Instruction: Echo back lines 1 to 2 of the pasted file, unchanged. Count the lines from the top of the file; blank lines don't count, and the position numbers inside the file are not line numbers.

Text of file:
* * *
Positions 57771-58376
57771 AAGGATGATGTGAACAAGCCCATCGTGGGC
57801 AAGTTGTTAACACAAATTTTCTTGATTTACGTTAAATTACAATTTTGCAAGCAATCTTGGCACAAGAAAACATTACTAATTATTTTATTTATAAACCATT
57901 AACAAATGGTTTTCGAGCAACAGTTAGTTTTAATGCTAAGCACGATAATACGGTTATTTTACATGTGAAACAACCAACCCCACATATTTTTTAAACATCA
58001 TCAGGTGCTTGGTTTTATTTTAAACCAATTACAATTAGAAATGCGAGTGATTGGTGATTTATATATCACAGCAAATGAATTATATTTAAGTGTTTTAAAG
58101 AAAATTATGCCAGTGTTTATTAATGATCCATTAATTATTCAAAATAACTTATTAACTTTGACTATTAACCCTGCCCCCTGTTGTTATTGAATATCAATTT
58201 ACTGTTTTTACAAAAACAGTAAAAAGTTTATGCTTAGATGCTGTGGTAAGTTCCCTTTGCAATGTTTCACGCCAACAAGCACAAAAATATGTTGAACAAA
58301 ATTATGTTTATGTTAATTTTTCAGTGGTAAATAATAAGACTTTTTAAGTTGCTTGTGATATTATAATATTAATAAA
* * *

Positions 57771-58376
57771 AAGGATGATGTGAACAAGCCCATCGTGGGC